The announcement by the Internal Revenue Service (IRS) and Treasury Department in January of the 2.3 percent device tax on all new medical apparatus sold into the U.S. poses a significant challenge to U.S.-based manufacturers of the gadgets, according to insights from IMS Research, now part of IHS Inc. (NYSE: IHS). Already under pressure from tightening healthcare budgets and decreasing reimbursement, medical device manufacturers are now faced with additional questions of how to offset the tax and remain competitive.
The U.S. ranks first in the world in healthcare spending, at 16% of GDP. However, it places significantly lower than other countries in healthcare performance, an issue which the recently implemented Affordable Care Act intended to solve. Given spiralling healthcare expenditures globally, President Obama’s comprehensive health care program had aimed to generate revenue from the surge of medical devices purchased by providers in order to meet the needs of newly covered patients.
In recent years, the U.S. medical device market has been focused on innovative technology that increases efficiency in acute-care settings and reduces cost to the healthcare provider. Under the Affordable Care Act, an additional $20 billion would pour into the healthcare system during the next six years because of an expected surge in medical device sales—an attractive prospect as healthcare providers struggle to cope with escalating healthcare costs. A paper recently published by the Centers for Medicare and Medicaid services (CMS) also suggests that the tax would result in an increase of national health expenditure from approximately $2 billion in 2011 to $18.2 billion in 2018.
Even so, the tax will likely limit innovation in the market and ultimately affect patient care, harming those it aims to help, according to the Medical Device Manufacturers Association (MDMA). Among those worst hit will be the smaller companies unable to cope with the big annual payments that are required, resulting in a possible reduction of new technology to the market. And with the tax based off revenues instead of profits, the growth of smaller companies and other providers delivering innovative medical technology could end up being stifled, the MDMA believes.
With previous attempts to repeal the tax declined, U.S. medical device manufacturers now have three key options:
- Streamline Business Units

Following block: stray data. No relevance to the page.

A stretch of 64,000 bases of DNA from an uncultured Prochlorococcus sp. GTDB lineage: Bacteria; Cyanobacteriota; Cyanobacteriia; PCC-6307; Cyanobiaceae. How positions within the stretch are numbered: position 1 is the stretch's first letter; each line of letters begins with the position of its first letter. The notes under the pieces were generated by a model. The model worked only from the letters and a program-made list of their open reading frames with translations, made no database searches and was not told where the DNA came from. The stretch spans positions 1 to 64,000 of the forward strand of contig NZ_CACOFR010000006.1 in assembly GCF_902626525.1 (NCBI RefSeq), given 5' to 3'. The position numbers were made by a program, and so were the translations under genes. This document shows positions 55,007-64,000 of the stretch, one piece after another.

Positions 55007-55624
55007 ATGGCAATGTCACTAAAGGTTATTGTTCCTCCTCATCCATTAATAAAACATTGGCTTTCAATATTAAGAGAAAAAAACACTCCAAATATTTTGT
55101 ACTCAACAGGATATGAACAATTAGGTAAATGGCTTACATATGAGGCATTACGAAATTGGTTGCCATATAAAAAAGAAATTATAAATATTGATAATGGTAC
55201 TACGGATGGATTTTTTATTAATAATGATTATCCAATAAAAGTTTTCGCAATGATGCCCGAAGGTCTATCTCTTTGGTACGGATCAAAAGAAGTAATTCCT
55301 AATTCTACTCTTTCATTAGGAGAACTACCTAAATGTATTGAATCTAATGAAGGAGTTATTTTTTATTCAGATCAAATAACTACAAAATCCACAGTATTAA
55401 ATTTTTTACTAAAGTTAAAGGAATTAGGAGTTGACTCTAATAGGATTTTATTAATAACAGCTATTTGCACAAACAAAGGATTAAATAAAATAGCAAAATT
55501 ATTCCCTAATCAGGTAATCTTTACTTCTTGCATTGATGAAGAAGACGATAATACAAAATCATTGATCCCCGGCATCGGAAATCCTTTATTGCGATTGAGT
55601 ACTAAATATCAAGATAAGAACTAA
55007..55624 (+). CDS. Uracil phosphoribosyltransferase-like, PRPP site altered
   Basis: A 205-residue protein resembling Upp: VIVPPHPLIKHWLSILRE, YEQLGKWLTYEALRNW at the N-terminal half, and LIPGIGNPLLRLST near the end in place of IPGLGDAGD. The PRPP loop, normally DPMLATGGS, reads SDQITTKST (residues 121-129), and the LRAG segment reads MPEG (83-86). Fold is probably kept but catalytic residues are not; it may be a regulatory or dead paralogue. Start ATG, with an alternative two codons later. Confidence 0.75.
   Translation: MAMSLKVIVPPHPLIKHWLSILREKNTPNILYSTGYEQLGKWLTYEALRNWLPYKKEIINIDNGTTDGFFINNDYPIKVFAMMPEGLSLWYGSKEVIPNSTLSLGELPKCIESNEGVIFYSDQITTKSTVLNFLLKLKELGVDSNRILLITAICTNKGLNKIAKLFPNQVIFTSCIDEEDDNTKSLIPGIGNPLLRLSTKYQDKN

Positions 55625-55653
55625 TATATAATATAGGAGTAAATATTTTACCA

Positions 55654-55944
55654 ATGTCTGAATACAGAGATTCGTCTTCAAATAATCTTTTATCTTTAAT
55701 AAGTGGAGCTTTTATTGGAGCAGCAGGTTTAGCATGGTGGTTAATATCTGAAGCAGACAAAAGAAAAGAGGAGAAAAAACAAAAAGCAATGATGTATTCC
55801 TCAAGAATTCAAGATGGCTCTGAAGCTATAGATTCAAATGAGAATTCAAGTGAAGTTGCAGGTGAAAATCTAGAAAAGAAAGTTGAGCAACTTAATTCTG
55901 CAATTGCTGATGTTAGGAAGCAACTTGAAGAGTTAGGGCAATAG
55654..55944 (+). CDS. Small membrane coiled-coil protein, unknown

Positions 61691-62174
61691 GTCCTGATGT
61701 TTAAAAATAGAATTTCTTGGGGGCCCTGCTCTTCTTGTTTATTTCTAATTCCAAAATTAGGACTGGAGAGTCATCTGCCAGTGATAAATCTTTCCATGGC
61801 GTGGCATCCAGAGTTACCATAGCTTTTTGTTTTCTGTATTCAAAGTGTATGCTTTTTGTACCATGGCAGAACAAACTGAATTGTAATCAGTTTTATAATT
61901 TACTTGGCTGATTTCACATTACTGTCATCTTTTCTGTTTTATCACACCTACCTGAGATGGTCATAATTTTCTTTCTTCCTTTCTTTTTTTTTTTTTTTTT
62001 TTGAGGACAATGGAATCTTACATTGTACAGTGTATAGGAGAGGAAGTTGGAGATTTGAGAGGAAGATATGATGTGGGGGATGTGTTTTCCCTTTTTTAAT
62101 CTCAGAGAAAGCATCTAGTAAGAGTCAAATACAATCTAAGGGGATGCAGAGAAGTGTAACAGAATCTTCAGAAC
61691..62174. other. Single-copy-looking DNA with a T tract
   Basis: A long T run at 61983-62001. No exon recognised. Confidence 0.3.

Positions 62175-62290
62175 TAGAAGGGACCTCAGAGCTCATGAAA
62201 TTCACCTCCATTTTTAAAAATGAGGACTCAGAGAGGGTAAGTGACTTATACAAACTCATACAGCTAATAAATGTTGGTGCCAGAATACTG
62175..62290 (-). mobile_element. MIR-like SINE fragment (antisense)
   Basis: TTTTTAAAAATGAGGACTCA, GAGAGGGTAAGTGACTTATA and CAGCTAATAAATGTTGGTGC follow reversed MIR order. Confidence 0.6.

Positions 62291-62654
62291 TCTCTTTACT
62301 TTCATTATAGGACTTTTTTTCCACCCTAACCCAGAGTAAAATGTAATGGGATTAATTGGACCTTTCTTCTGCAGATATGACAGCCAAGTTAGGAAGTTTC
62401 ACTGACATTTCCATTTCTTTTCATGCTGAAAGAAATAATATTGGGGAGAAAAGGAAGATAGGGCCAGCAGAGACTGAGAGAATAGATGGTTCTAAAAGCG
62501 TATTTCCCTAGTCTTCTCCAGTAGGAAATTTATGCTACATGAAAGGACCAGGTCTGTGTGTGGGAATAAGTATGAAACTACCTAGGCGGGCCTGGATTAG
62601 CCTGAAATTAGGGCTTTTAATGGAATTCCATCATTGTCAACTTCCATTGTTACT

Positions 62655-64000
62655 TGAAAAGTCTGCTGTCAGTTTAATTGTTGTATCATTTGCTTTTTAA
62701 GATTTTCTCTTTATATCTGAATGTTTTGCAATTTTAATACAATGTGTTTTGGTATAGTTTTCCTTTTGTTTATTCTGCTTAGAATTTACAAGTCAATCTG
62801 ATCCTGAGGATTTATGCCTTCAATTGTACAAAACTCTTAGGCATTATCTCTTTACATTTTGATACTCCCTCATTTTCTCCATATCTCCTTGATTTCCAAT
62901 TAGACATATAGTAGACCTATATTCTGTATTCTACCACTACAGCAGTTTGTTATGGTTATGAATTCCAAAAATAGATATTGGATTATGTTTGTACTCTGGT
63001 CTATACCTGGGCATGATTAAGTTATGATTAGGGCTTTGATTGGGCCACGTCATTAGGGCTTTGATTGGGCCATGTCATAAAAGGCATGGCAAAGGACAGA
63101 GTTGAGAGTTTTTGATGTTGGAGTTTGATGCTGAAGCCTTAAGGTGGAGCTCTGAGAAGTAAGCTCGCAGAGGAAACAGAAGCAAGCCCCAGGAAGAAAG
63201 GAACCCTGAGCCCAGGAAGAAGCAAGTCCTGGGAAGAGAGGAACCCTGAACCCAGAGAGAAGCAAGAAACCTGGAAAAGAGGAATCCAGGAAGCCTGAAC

While preparing last year for implementation of the tax, a number of large U.S. device manufacturers froze recruitment and R & D in order to account for the additional costs. Other companies took more drastic measures of downsizing and streamlining business units. U.S. manufacturers Covidien, Welch Allyn, Medtronic and Boston Scientific all recently cut jobs in response to the tax.
- Pass on Costs
In an increasingly price-sensitive market, it is unlikely that manufacturers will be able to raise the cost of their device to account for the tax. With healthcare systems focused on providing high-level healthcare at an affordable cost, it is expected that deferred costs will be met with intense opposition. Although cheaper overseas devices will be met with the same requirement, it is more likely that US business will fare the worst. Reimbursement continues to be one of the most significant factors affecting the medical devices industry in this country. With purchasing decisions increasingly based on return of investment, it is unlikely that customers will accept any increase in the cost of devices. Passing on costs will inevitably lead to increased prices to the end user– clearly not the aim of the new healthcare act.
- Out Source Manufacturing
To minimize operating expenses, a number of U.S. manufacturers may choose to move manufacturing operations out of the country in order to reduce their costs. With all devices sold into the U.S. subject to the new tax, outsourcing the manufacturing process will enable U.S. medical device makers to remain competitive against lower-cost international suppliers.
The tax will no doubt affect the future of the U.S device market, many in the industry believe. But while the outlook seems bleak, some suggest that this could also be a wakeup call that results in a more streamlined customer-focused market, IHS believes.